I find that stories of such drama on high seas, the intrigue and crime in the history of tea add to its flavor. The politics of tea doesn’t end there however and continues in the postcolonial period and right up to today. A sense of ownership of this product is palpable among many cultures; the Chinese as the discoverers and earliest drinkers, the Europeans and among them the British as the main promoters not only of tea but also of the production of tea to the Indian subcontinent and other colonies and Indians as one the largest producers and among its biggest consumers. Such love and ownership has led to several tussles among players. Between the British and the Indians the shared history of the beverage while sometimes a complex issue, remains one of those deep and personal relationships that will keep them wedded to each other long into the future. Top selling blends like English Breakfast Tea and Afternoon tea for instance reflect a long tradition of exquisite blending expertise in the UK coupled with a great mix of Himalayan, Ceylon and Kenyan teas. Above all of this however and perhaps in no small measure on account of it, tea remains secure in its position as one of the foremost nourishments the human race has ever known.
Turning a new leaf: Understanding tea
As in the example of English Breakfast Tea above, the provenance of tea you drink can be extremely interesting. Every tea-growing region has its own soul and every nuance of growing,picking and readying the tea for market adds its own dimension. However, for ease tea is classified along two sets of parameters. The first being the season or the flush when the tea is picked; the First, Second or Third flush and the second is on the basis of the kind of leaf; Whole-Leaf, Broken, Fannings and Tea-Dust. The treatment of the leaves and the oxidation process after the leaves have been picked also determines whether the end product is a Green or Black tea.
No amount of reading can replace developing one’s own palate to decipher the flavours and nothing can replace experiencing a wide variety of teas to arrive at your preferred brew. Most people may not know, but the price of Tea can vary from as little as a few Pounds for a kilogram of Tea-Dust in tea bags to several hundred Pound Sterling for a few hundred grams of the more exquisite leaf. Some excellent teas that are reasonably priced are the Flowery Orange Pekoes of First-Flushes or White Teas from some plantations. Tea sommeliers evaluate the aromas, colours, liquor and after taste of tea in a manner similar to wine and whiskey. Sitting with connoisseurs you can learn lots just wafting through thebouquets. I discovered for instance that the act of drinking tea accompanied with the unsavoury sound of sucking air is not to do with manners or the hotness, but infact to fill ones entire mouth with the flavour, as some tones can only be felt in the nasal passage. The manner of drinking tea itself varies dramatically from one place to the other. Traditional Chinese drinkers like to brew strong green teas or herbs in small pots and reuse the leaves for several cups. The trend on the high street on the other hand is towards flavoured teas and infusions that are purely herbal drinks where dried flowers or fruits are steeped with no tea. I don’t mind a flavoured tea or a herbal infusion at times, though mostly I am partial to Flowery Orange Pekoes (top bud and few leaves from the top) and Whole-Leaf teas such as First-Flush Orthodox from Kangra, Second-Flush Single-Estate teas from Assam and White Teas (Flowery Orange Pekoe) from regions like Fujian province in China. These tend to develop a soft golden liquor and reflect the floral attributes of their region with distinctive flavours. Such in brief has been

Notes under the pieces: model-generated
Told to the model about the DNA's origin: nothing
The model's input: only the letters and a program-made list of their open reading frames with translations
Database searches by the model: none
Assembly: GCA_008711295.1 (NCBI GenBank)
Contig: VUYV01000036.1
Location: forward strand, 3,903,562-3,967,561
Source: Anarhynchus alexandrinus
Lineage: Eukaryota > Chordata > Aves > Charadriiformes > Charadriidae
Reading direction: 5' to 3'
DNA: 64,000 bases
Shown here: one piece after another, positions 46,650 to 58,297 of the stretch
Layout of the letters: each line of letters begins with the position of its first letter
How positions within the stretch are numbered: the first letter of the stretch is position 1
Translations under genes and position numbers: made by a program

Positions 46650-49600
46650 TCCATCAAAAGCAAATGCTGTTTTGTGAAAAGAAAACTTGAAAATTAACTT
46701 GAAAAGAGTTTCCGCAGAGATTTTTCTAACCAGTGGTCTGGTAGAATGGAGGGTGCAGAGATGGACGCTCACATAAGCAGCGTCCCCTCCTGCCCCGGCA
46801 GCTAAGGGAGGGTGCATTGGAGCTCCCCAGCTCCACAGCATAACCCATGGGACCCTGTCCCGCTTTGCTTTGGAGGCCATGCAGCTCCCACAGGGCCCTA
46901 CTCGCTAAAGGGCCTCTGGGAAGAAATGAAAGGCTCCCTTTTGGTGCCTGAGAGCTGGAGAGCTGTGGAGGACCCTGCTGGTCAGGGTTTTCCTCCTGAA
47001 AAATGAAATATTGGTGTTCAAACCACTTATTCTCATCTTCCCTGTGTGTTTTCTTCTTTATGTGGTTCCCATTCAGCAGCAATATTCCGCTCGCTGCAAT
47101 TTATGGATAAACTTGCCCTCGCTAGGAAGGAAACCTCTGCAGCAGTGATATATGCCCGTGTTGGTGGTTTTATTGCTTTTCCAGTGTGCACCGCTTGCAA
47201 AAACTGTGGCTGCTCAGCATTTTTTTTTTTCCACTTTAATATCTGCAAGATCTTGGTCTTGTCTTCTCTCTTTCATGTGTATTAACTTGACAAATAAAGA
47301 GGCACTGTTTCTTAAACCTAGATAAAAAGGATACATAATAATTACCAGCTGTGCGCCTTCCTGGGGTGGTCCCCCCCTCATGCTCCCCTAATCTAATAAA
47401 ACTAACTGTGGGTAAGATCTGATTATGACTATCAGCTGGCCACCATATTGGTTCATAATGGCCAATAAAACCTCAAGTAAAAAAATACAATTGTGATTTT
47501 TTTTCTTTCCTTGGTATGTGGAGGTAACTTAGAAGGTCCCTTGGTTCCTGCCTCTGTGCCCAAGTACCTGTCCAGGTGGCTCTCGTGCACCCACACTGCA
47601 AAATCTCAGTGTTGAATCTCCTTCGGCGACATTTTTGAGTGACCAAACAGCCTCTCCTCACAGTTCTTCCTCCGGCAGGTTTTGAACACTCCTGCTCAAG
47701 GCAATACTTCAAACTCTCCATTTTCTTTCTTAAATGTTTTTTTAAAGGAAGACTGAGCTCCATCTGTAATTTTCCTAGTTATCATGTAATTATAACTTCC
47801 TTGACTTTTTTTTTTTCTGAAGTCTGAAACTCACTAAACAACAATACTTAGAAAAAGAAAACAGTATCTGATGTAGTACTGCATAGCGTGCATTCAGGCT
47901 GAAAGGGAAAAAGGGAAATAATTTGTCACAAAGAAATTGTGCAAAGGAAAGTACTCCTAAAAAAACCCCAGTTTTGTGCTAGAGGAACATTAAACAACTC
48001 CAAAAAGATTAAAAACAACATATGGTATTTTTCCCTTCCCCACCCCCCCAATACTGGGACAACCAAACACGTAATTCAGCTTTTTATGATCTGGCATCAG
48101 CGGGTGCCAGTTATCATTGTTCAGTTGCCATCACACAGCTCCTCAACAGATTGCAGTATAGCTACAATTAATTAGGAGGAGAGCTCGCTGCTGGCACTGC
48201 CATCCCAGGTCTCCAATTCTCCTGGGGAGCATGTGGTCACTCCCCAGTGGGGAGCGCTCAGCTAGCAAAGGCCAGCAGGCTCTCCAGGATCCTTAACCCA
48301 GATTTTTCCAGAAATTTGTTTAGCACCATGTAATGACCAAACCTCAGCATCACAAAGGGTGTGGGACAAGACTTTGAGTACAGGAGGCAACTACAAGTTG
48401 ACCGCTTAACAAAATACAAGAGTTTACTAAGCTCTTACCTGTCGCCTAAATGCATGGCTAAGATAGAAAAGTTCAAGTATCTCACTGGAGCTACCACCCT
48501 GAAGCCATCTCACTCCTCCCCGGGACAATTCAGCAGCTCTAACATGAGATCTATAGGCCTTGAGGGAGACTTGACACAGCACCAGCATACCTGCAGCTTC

my incredible journey through tea.
Increasingly a model similar to wines and whiskies is being deployed for producing, evaluating and marketing tea. Online stores that ship fresh teas straight from plantations and consumers that are more and more discerning are an encouraging trend. All these developments are increasing competition again and a new wave of innovations is coming into the industry. As it enters this new phase in its extraordinary journey, the story of tea reflects the ongoing evolution and change in society. Despite all the changes however, just as surely as night follows day, tea continues to energize and awaken humans each morning to push forward with renewed vigour.